In the present case, the Hospital asserts that it had such a reasonable good faith doubt in the Union's continued majority support based on the documented claims of the dissident employees' group, including the 11 affidavits, and the filing of the decertification petition. We consider first the claim that the documentation provided by the dissident employees' group was objective evidence justifying a reasonable good faith doubt. The Board concluded in its decision that the assurances of the attorney for the dissident employees' group and the 11 affidavits did not support a reasonable good faith doubt. We agree. The affidavits reliably express only the views of the named affiants and otherwise convey only unverified claims about the views of anonymous individuals. Even on their face, the affidavits do not assert that a majority of the employees whose views are said to be represented have withdrawn support from the Union. The affidavits merely state that the anonymous employees either do not want the Union or want a new election. There are no other features of the affidavits that support the credibility of their claims. Unverified claims by employees that they speak for others is not a sufficient basis for an employer's reasonable good faith doubt about union support where there are no other reliable indicia of employee attitudes.
Nor do we agree with the Hospital that the filing of the decertification petition justified withdrawing recognition from the Union. The Board has adopted the rule that the filing of a decertification petition does not by itself provide sufficient basis for doubt about a union's continued majority status. Dresser Industries, Inc., 264 N.L.R.B. 1088 (1982) (Dresser) . In Dresser, the Board concluded that an incumbent union's presumption of continued majority status is weakened if an employer is permitted to withdraw recognition from a union solely on the basis of a filing of a decertification petition. Id. at 1089. A decertification petition, wrote the Board, "in no way reflects, or purports to reflect, the sentiment of the unit majority." Id. at 1088. We find this rationale persuasive and we therefore defer to the Board policy on this issue.4 We hold that the Hospital did not have a reasonable good faith doubt that the Union had lost majority support in the bargaining unit that could justify its withdrawal of recognition from the Union. The Hospital's action thus constituted an unfair labor practice.
We next consider the issue of the Hospital's unilateral change in health insurance benefits for employees in the bargaining unit. There is no dispute that the Hospital changed health insurance benefits within days of withdrawing recognition from the Union and, necessarily, without consulting the Union. Because we have determined that withdrawing recognition from the Union was improper, we conclude that the Hospital had a continuing obligation to bargain. Thus, the Hospital's unilateral change in health insurance benefits constituted an unfair labor practice.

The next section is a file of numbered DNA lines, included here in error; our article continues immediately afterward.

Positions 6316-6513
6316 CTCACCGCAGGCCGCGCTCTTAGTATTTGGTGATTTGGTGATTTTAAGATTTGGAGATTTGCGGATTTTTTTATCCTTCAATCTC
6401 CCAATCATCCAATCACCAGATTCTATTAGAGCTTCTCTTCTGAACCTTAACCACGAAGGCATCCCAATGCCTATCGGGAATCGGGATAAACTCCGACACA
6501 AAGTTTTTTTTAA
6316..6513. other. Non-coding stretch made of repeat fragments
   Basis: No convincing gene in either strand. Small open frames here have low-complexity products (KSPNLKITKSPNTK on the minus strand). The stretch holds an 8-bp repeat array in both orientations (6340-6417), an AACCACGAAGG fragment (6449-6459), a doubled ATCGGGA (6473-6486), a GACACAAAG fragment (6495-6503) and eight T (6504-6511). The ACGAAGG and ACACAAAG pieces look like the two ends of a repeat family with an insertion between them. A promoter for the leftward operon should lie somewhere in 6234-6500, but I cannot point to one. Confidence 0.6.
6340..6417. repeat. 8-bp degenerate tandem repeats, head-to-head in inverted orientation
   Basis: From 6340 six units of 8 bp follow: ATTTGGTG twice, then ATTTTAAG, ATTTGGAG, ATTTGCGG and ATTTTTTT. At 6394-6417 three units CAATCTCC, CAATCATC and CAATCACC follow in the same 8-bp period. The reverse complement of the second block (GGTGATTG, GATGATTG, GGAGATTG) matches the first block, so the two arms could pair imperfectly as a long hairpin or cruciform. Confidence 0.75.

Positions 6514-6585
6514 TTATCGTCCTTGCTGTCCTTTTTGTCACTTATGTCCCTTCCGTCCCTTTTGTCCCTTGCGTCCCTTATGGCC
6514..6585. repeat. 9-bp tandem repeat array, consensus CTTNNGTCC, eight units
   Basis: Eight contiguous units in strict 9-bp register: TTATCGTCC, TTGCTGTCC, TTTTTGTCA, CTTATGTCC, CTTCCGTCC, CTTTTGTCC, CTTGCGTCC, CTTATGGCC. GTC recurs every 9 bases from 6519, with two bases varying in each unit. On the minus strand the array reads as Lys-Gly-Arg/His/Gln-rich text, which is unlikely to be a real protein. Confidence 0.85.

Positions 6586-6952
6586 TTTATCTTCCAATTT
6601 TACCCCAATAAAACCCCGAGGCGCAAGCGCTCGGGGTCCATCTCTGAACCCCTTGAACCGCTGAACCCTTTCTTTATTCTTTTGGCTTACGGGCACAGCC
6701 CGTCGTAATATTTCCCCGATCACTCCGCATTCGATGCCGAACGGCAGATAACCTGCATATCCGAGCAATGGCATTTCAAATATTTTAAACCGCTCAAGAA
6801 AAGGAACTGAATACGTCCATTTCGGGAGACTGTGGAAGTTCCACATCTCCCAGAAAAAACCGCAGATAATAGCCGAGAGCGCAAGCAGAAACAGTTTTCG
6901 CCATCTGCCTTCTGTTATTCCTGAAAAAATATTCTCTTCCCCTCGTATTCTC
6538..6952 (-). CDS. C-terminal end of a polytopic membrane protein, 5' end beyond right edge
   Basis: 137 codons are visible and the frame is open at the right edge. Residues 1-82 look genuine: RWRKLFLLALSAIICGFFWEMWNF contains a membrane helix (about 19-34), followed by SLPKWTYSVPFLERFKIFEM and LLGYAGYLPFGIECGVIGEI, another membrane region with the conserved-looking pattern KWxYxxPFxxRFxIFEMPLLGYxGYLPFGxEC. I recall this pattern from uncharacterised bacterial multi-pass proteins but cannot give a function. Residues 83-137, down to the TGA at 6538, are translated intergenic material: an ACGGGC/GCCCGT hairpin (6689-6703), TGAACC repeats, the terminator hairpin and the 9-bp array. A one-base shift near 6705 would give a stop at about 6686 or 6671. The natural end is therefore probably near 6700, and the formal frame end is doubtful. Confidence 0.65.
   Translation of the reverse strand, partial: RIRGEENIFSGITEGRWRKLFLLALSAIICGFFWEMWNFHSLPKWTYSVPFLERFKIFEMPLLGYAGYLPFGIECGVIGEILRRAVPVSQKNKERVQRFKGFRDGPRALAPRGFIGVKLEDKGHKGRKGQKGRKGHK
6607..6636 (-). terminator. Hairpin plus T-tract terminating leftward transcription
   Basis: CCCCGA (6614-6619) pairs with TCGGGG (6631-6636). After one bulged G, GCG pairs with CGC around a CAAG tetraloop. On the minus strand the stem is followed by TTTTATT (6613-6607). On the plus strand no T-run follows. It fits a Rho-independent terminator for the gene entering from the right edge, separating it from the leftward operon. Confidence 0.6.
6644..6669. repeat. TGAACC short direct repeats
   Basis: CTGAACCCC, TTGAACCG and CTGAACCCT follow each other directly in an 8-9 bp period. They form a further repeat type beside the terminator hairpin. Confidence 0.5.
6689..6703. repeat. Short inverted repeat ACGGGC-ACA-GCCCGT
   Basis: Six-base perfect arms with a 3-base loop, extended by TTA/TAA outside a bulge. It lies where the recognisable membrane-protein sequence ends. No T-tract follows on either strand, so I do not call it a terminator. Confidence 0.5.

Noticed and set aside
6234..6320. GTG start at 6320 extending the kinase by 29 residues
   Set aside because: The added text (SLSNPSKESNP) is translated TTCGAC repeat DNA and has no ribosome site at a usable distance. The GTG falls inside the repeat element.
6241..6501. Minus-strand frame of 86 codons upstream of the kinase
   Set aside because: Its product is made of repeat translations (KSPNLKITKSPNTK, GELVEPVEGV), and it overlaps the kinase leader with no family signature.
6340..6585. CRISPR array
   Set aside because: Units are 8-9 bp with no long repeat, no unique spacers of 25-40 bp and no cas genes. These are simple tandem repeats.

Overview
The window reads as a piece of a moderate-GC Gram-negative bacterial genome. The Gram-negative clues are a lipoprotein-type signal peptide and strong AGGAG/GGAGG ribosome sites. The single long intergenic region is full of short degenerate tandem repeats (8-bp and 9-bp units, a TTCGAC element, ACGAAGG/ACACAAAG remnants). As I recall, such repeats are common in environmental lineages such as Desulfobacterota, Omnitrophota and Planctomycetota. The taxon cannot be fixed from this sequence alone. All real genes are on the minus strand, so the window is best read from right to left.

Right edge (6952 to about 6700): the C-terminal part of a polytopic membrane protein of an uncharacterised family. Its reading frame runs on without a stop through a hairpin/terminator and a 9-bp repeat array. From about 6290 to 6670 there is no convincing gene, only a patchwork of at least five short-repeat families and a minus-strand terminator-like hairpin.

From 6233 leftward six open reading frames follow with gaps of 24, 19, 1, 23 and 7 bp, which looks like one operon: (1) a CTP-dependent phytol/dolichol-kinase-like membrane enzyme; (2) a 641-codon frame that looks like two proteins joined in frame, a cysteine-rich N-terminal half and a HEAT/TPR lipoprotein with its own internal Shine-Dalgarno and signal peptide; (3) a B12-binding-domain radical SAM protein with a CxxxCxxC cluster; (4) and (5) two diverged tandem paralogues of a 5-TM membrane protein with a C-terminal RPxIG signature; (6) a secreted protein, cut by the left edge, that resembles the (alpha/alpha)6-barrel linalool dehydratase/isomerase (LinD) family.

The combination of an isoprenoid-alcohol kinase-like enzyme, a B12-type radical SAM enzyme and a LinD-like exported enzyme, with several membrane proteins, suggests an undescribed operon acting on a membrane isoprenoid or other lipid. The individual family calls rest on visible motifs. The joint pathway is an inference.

The Hospital also apparently concedes that even before the dispute over recognition of the Union, it had made unilateral changes in its maternity leave policy. The Hospital raises as a defense the argument that the changes were de minimis and not of sufficient gravity, therefore, to justify a remedial order. The Board in its decision concluded to the contrary, holding that the changes in the maternity leave policy were substantial and not de minimis. This factual finding will be upheld if supported by substantial evidence in the record. See Universal Camera Corp. v. NLRB, 340 U.S. 474, 490, 71 S. Ct. 456, 466, 95 L. Ed. 456 (1951). We have carefully reviewed the record and briefs and we find substantial support for the Board's conclusion that the changes in the Hospital maternity leave provisions were not de minimis. We therefore conclude that the Hospital committed an unfair labor practice in unilaterally changing its maternity leave policy.
Accordingly, the petition for review is denied and the Board's order is enforced.
The Honorable Henry Woods, United States District Judge for the Eastern District of Arkansas, sitting by designation
The written policy states that leaves of absence are granted at the discretion of management and that return to work following a leave depends on the availability of jobs. An extended illness leave for employees who have exhausted their sick leave benefits may not exceed three months; this extended illness leave provision covers pregnancy. An employee on extended illness leave must present a physician's statement at the time he or she requests leave and when he or she returns to work
The advantage to the employee of stretching out the rate at which accrued sick leave is used is that until the accrued time is exhausted, the Hospital continues to pay health insurance premiums for the employee
The National Labor Relations Board will order a decertification election only where 30 percent or more of the bargaining unit employees no longer support the certified union. 29 C.F.R. Sec. 101.18(a)
Dresser Industries, Inc., 264 N.L.R.B. 1088 (1982) (Dresser), expressly overrules the Board's prior rule, set out in Telautograph Corp., 199 N.L.R.B. 892 (1972) (Telautograph), that the filing of a decertification petition justifies an employer's refusal to bargain with an incumbent union. 264 N.L.R.B. at 1089. We deferred to the Telautograph rule in National Cash Register Co. v. NLRB, 494 F.2d 189, 194 (8th Cir. 1974) (National Cash Register), and Royal Typewriter Co. v. NLRB, 533 F.2d 1030, 1037 (8th Cir. 1976) (Royal Typewriter) . In view of the change in Board policy expressed by Dresser, National Cash Register and Royal Typewriter can no longer be considered controlling in this circuit